down 87 percent year-to-date.
INVESTOR SENTIMENT REFLECTS BREXIT VOTING PATTERNS (1156 GMT)
Turns out the Leave/Remain divide still runs deep... even seeping into investors' equity
Investors based in London, which had the highest Remain vote, are the most positive on Euro
zone equities, a Lloyds bank survey shows. They're also among the least enthusiastic about UK
The North, meanwhile, which had the third highest Leave vote in the UK, has the strongest
positive sentiment towards UK equities. Investors in Scotland are the most pessimistic about UK
equities, having voted overwhelmingly Remain.
"It could reflect political leanings but it’s more likely that investors are simply keeping
a close eye on how the negotiations unfold and what impact these will have regionally," says
Markus Stadlmann, chief investment officer at Lloyds Bank Private Banking.
Sentiment across all equity markets is much higher compared to last year, except for UK
shares which have seen sentiment tumble 17.7 percent from March 2017.
Here's the regional breakdown:
LOOK UP! CASH COMING FROM AEROSPACE (1145 GMT)
UBS believes the European Aerospace and Defence industry is poised to deliver solid free
cash flow growth and that could further underpin share prices in the sector, which has
already risen 15 percent over the last year, comfortably beating the broader marker.
"FY17 results saw better than expected cash generation across the space, and we see scope
for further improvement 2018-20e to drive share-price outperformance," analysts at the Swiss
investment bank says in a note, raising their FCF estimates for Airbus and saying they
On top of that UBS sees "improving mid-term growth prospects". They say the civil cycle
remains robust with Airbus expecting deliveries to increase to around 800 deliveries in 2018
NARRATIVE SHIFTS FROM "#EUROBOOM" TO "PEAK GROWTH" (1134 GMT)
Slowly but surely, the narrative that the Euro zone could somewhat have reached "peak
growth" continues to grow this morning with data showing the Euro zone industrial production was
weaker than expected in January.
"While January may have been a weak month, the recovery of production still maintains a
relatively strong pace. The question is whether this pace can be sustained in 2018 as well," ask
ING analysts in a note commenting on the statistics.
"Although still signalling strong growth, the somewhat weaker PMI data in February begs the
question whether the acceleration of production might stop before it properly started", the bank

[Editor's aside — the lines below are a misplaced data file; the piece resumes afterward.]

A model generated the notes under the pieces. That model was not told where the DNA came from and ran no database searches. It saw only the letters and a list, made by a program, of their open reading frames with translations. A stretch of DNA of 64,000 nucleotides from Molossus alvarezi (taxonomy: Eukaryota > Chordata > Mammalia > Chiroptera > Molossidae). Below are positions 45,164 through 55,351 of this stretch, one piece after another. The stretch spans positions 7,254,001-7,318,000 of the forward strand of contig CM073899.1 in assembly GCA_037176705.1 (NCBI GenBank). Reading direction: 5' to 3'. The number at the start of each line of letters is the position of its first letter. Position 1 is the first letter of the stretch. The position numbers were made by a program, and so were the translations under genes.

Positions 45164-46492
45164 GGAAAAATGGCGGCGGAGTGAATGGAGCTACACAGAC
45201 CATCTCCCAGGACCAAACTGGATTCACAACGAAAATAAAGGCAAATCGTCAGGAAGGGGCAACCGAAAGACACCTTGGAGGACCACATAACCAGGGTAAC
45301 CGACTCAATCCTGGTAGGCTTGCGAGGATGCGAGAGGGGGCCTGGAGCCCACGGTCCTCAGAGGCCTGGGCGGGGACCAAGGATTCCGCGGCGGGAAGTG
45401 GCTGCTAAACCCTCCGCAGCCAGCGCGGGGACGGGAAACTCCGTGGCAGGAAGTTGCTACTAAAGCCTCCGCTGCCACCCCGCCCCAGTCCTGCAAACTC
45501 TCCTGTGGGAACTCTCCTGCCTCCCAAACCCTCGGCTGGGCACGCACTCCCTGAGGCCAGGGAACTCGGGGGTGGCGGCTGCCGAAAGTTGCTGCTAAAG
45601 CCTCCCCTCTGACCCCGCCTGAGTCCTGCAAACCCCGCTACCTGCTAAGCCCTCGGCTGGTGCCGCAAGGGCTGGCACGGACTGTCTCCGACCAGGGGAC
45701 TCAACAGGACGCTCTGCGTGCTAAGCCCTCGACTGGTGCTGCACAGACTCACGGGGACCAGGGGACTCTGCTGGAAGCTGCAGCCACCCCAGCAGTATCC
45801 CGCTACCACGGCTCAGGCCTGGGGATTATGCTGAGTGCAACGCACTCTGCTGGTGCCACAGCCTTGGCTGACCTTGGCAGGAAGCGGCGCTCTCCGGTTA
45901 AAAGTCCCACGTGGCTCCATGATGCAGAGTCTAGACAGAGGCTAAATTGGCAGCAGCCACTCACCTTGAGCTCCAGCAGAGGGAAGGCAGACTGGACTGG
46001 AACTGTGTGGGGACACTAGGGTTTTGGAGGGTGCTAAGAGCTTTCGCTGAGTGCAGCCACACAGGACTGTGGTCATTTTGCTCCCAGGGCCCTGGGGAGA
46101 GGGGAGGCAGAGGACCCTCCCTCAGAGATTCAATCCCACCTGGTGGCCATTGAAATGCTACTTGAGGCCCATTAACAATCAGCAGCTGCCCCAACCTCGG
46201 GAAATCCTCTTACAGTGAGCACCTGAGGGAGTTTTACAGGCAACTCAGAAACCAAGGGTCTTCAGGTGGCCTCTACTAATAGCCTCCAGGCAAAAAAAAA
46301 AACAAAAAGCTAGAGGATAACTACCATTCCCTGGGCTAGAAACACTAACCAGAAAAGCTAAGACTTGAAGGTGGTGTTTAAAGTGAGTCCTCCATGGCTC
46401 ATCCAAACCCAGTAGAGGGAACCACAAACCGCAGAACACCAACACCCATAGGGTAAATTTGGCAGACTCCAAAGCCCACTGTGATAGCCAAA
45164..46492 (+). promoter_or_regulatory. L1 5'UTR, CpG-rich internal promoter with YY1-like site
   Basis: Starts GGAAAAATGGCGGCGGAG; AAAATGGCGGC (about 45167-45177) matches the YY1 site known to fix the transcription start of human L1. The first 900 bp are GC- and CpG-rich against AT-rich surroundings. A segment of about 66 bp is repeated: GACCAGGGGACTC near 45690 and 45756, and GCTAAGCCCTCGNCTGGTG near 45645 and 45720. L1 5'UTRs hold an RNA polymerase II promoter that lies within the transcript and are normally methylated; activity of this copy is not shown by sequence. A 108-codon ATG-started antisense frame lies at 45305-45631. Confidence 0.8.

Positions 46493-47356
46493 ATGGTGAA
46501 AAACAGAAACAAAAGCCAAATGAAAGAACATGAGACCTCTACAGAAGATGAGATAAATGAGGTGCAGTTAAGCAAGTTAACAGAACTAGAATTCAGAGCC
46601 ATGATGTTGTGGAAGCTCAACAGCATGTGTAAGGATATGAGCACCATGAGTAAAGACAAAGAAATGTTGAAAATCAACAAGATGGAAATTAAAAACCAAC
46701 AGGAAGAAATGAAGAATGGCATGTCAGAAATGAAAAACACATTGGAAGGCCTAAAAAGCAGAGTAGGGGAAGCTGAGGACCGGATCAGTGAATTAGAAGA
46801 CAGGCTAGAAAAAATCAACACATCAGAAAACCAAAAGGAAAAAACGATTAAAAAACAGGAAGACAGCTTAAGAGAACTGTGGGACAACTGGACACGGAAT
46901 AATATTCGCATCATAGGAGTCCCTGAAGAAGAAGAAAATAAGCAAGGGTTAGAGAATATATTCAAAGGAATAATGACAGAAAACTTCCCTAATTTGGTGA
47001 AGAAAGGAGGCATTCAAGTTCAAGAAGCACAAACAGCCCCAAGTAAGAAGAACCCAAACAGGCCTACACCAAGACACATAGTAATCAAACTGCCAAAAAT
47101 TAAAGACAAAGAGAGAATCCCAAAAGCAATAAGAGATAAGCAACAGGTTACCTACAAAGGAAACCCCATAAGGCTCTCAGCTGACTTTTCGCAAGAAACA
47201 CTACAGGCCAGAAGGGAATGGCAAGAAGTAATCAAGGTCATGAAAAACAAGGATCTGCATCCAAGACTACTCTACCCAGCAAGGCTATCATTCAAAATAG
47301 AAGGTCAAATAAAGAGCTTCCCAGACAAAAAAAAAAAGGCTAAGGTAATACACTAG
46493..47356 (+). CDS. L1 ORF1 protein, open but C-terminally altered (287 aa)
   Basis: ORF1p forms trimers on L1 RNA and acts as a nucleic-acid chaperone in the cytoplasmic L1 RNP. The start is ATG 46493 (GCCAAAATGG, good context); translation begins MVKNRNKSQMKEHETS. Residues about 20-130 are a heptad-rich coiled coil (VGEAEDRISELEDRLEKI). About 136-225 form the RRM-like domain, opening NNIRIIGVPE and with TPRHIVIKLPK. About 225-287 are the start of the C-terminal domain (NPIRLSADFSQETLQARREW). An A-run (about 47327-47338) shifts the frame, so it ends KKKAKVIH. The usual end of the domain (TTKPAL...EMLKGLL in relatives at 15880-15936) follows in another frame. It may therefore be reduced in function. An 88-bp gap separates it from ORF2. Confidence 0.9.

While 2017 was all about the #Euroboom, the first quarter of this year is more about
economists pointing to a loss of economic momentum.
Here's a blog post from January where Sebastian Raedler, head of European equity strategy at
IF YOU CAN'T HEDGE SHARES WITH BONDS, GO WARREN BUFFETT (1021 GMT)
One of the answer is good old-fashioned value investing (Warren Buffett style), Societe
Generale argued in a global asset allocation note, where it reflects on the state of markets
"now that volatility tourists (retail money invested in VIX products) have gone back home".
Gone are the days when bonds were a cheap and effective hedge against sell-offs in the
equity markets, the French bank says, adding that "recent events show not only some instability,
but a higher correlation between equity and bond prices".
trend which is here to stay and advise "concentrating equity exposure in the value style (euro
Here's a link to Wikipedia's 'Value Investing' : http://bit.ly/2paGGU6 and here are Socgen's
calls to address correlation between equity and credit:
OPENING SNAPSHOT: EARNINGS SHINE THROUGH TIMID START (0817 GMT)
European shares are pulling higher from a negative open, but the real action is on the
single-stock level where results are spurring some decent-sized moves.
A strong showing from the miners is also helping prop up the market thanks to some solid
industrial production figures out of China.
A decline among energy stocks and industrials is pulling the market lower, however, as
Here's your opening snapshot:
MORE APPETITE FOR SUPERMARKET STOCKS? (0758 GMT)
Food retail is a tough area at best, given the threat posed by online giant Amazon. If you
look at a chart of how the UK grocers have performed over the past year, one thing stands out -
Ocado is the best performer. So online is key.
Today's results from Morrisons though could give investors something to cheer about.
MRW beat forecasts and announced a special divi, thanks to wholesale and an online push (the
results mention initiatives such as a store-pick online service and 'Morrisons at Amazon').